Bryan Staul: Future politician

Junior political science major Bryan Staul speaks to attendees of the Ohio College Democrats Winter Conference on Saturday, Jan. 28 in the KIVA. Staul is president of the Kent State University College Democrats. Photo by Jenna Watson.

Meghan Bogardus

Editor’s note: This story is part two of four in our “future famous” series, where we profile students who will have an impact in the years to come.

Bryan Staul was in middle school when he first realized he wanted to be involved in politics.

It was 2004, the country was in the middle of an election, and Staul’s hometown of West Middlesex, Pa. was in the middle of a strike at a major factory where his father worked.

“Seeing that strike and that dynamic between the people who own the means of production and the people who are the means of production sort of pushed me into it,” Staul said.

After the junior political science major picketed with factory workers, he ran for class president once he got into high school, and he has been involved with student government ever since.

Since starting at Kent State, Staul has been involved with Undergraduate Student Government and College Democrats, of which he is president.

“It’s been a very stressful year with Issue 2, and now the election is coming up,” he said.

Transforming College Democrats

Since he was elected president this year, Staul has radically changed the College Democrats from a social club to a full-fledged political campaign organization.

This was partly because Staul had become as passionate as he was during that strike when he was younger.

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Future famous

Future Nobel Peace Prize winner

Future PGA champion

Future fashion executive

This was Issue 2, a repeal of a state senate bill rewriting Ohio’s collective bargaining law.

“I jumped into it in a big way, and I took the organization with me,” Staul said.

Staul and the College Democrats got together with We Are Ohio, a labor-backed lobbying organization and began campaigning against Issue 2.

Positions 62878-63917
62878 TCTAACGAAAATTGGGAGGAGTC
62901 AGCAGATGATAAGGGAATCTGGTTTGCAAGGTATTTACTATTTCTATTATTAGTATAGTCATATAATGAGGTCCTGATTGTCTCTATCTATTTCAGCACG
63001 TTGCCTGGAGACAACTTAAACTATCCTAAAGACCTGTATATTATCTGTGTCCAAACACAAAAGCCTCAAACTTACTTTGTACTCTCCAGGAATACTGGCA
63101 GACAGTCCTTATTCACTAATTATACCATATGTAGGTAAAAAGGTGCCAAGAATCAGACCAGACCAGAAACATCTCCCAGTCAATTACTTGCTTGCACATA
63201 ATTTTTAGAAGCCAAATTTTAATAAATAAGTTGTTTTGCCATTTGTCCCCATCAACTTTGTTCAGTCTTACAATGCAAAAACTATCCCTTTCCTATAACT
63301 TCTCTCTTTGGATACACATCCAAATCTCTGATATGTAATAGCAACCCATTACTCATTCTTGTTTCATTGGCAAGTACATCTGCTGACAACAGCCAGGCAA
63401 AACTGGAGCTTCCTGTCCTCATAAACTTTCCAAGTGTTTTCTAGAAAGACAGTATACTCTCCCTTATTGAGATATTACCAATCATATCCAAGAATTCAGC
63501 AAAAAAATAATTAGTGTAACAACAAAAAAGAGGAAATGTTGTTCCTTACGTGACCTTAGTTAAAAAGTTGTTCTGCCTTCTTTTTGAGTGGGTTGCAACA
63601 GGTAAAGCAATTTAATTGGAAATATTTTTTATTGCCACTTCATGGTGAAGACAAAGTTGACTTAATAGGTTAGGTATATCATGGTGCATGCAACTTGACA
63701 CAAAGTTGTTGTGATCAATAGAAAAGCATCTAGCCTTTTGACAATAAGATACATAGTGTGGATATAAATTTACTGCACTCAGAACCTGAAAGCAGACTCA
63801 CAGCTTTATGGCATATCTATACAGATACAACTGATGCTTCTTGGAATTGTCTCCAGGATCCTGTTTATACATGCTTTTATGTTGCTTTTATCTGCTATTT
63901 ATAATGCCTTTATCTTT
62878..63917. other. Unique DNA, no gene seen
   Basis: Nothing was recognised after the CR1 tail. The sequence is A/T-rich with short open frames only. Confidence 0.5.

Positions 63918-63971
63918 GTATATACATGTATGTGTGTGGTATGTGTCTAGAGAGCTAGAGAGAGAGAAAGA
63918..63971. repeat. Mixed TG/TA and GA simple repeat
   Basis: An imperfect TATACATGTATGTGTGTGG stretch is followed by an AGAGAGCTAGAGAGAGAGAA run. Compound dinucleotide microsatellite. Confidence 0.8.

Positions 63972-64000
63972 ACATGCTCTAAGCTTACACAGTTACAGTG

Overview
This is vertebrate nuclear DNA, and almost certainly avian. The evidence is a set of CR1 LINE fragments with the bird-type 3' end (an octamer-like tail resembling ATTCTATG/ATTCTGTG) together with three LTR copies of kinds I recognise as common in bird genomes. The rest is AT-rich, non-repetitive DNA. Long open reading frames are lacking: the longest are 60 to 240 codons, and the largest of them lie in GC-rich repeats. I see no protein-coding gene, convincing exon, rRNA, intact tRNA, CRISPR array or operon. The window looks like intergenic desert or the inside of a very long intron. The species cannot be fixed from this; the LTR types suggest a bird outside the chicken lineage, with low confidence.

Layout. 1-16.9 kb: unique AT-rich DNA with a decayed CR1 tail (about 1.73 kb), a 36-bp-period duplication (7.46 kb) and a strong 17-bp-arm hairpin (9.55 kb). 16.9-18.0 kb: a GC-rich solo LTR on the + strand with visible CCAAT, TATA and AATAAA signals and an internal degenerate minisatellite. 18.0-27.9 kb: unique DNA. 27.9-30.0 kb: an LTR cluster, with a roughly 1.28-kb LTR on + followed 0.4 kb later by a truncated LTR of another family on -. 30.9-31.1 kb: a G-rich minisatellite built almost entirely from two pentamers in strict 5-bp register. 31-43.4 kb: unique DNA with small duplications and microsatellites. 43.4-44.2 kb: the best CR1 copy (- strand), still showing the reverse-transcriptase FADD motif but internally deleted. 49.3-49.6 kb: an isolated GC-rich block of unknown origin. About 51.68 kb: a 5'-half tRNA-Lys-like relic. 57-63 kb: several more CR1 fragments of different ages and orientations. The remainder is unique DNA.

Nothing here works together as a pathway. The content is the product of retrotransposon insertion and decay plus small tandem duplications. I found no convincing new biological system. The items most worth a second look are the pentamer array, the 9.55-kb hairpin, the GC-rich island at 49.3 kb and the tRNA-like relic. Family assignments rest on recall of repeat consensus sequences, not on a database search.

Staul said the organization knocked on more than 3,000 doors, made 5,000 phone calls and registered 500 students to vote in a matter of a few months.

“All of a sudden, we stopped being the cute little political club and started doing political things for once,” he said.

A future in legislature

While Staul didn’t really want to say he would be the next senator or congressman, Brandon Stephens, the acting political director with College Democrats, said he could see Staul as a politician.

“From what I’ve witnessed, he’s always been a leader,” he said. “This group is closer than ever before.”

Stephens and Staul have worked closely together on the political campaigns of the group. Most recently, they worked hard to get the winter conference of the Ohio College Democrats to Kent State.

Staul said he sees himself more in the organizational aspects of politics.

“I do like a lot of candidates, but I also like the behind–the–scenes guys, like President Obama’s David Axelrod,” he said. “I like the political advisors — the ones who actually make things happen and move those campaigns.”

Staul said the biggest thing he wants to do in the future is serve his party, whether that is center stage or just behind the scenes.

“Me running for office? I would do it when I’m done being in debt for college,” Staul joked.

Contact Meghan Bogardus at [email protected].